Who needs software testing?

When business owners discuss the best way to develop software, testing is always a scary topic. How much time and money you should spend on software testing is not an easy question to answer. What type of human resource you should commit to testing is an even harder one.

Test automation obviously requires some degree of programming skill, but software developers are a precious resource. Why waste developer’s time on automating tests when you’ve got new products and features that you need to roll out the door? Bringing on a dedicated test automation developer is no small expense, either. You could probably hire two or even three manual testers for about the same amount as one software engineer. What makes a test automation engineer that much more valuable?

These questions and their answers mean everything when creating a software testing strategy.

We recognize and advocate the benefits of both manual and automated testing in their proper contexts. We understand that the business must weigh the benefits of each type of testing to create a plan that returns the best ROI.

The key to creating the right test plan is to listen to your team. When your developers or manual testers come to you asking for more help, ask them what they need more help on and listen carefully to the problems they are having. Knowing what they are having trouble accomplishing will help you discern what type of help they need.

Do you need a manual tester?

There is one simple rule in testing any software. You always need someone besides the developers that made the software testing your product before release.

Your developers know how they designed their creation to work, and they test it to make sure it works that way. But developers have skills and a viewpoint on how their software works that users do not have, and never will. Consequently, they often struggle identifying the types of troubles users will have while trying to use the product. Only an external set of eyes can give developers a critical early view of how end users will react to their creation.

Exactly what type of tester will do the testing depends on the kind of product being tested. If it is a customer facing application such as a web or native mobile app, you should have a manual tester, ideally one without development skills. On the other hand, if it is a programming interface that will only be used by other computer programs, you will need someone with development skills.

Once you get people besides the developers testing the software, you need to make sure they are pulling their weight. Make sure to ask these questions:

  • How well do your developers say the testers are communicating bugs and other problems? What is the average time for developers to work on a specific tester’s bug reports before they are fixed? Writing a concise bug report that points the developer to the root of the problem is a skill to be developed. If they are not performing this task well, consider enrolling them in a class or pointing them to test training literature.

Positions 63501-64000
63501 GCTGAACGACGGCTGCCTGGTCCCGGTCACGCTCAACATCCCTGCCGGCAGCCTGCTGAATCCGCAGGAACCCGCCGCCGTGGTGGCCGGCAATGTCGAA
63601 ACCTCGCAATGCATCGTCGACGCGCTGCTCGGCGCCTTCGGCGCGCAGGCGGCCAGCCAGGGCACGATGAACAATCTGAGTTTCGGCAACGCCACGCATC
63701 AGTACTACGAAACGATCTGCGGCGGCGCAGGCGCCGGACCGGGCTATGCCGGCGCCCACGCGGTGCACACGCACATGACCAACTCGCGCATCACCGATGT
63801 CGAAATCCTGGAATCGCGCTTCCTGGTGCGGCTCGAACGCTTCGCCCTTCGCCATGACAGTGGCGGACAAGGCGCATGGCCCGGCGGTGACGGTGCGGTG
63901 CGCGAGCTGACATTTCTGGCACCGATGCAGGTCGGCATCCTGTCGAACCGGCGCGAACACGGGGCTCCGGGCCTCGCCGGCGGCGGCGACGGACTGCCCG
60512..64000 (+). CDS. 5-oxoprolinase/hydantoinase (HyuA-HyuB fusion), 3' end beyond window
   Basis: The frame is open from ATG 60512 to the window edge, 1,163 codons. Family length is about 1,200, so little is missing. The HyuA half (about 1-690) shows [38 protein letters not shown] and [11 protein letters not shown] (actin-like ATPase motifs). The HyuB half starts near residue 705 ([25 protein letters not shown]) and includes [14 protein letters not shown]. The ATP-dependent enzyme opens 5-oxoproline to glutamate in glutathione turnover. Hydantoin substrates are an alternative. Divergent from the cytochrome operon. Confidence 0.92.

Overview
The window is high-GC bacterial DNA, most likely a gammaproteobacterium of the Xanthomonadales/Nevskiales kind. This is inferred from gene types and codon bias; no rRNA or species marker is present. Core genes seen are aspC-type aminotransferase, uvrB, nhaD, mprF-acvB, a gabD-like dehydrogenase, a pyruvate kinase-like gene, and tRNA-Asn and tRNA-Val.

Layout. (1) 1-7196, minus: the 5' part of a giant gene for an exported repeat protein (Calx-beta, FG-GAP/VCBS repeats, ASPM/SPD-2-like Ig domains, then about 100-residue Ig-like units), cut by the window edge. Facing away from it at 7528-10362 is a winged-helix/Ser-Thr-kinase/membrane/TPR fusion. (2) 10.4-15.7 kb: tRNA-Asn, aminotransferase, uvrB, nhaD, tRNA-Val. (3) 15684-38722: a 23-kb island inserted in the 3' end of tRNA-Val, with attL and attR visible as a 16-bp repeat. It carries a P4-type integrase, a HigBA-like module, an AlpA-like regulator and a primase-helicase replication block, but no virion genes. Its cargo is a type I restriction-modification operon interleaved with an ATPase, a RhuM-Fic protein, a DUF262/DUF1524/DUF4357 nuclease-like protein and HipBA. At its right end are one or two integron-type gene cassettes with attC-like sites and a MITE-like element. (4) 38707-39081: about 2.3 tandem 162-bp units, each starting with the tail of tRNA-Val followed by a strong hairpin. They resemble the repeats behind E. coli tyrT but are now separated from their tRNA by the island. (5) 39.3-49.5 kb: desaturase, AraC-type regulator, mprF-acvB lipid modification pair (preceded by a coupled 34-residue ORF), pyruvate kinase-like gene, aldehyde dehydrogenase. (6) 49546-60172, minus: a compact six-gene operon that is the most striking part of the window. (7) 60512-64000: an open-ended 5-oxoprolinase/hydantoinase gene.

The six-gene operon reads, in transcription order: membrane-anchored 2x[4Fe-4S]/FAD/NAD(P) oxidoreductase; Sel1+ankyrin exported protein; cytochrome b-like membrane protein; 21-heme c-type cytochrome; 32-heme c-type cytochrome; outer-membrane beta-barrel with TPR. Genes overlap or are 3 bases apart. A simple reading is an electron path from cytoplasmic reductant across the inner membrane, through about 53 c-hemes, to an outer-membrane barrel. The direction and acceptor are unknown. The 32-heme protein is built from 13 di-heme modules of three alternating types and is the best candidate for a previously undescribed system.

• Has there been a drop in bugs reported out in the field since this tester came on board? If your testers are not providing a quality view into how customers will react to the product, perhaps they should spend some time in the helpdesk area to get a better idea of how end users are having trouble.

Automation is only a question of how much

All software will have some types of automated testing or else it likely will be broken every single day. The real questions you need to ask is how much more testing should you automate. Here are some things to consider that can indicate how much automation is missing:

  • Is the Alpha testing environment unreliable for basic testing? Users expect quality enhancements/fixes in every release, and testers will expect a certain level too. When developers are not delivering working code, this is a red flag that quality unit testing is not being done. Good developers always build test automation for unit tests!
  • Are your manual testers complaining about the amount of time it takes to simply verify that already-tested functionality has not broken? Are they managing long manual test scripts to remember the critical functionality to retest in each release? Almost all manual testing scripts can be automated. The longer they are, the more likely it is you need to consider automation to speed up the process.
  • Is your release process slow and error-prone? For new developers who have never released software before, they may have no idea just how much of the process could be automated. Continuous Integration (CI) is one science under the mantra of the DevOps methodology. It can not only drastically lower the amount of time it takes to release, but it can also give consistently increasing confidence in the ability to release software more often. “What do you mean ‘more often’?” you say? The proper release strategy can change your release expectations from once or twice a year down to weekly. Some companies release new software every day. But don’t you dare expect any team without significant automated processes in place to deliver that kind of turnaround and maintain consistent quality. It is simply not practical.

Who should own your test strategy?

So after considering your situation, you have decided you need a lot of automated testing and a lot more than you have now. OK. Who do you assign to the task, and what should their priorities be?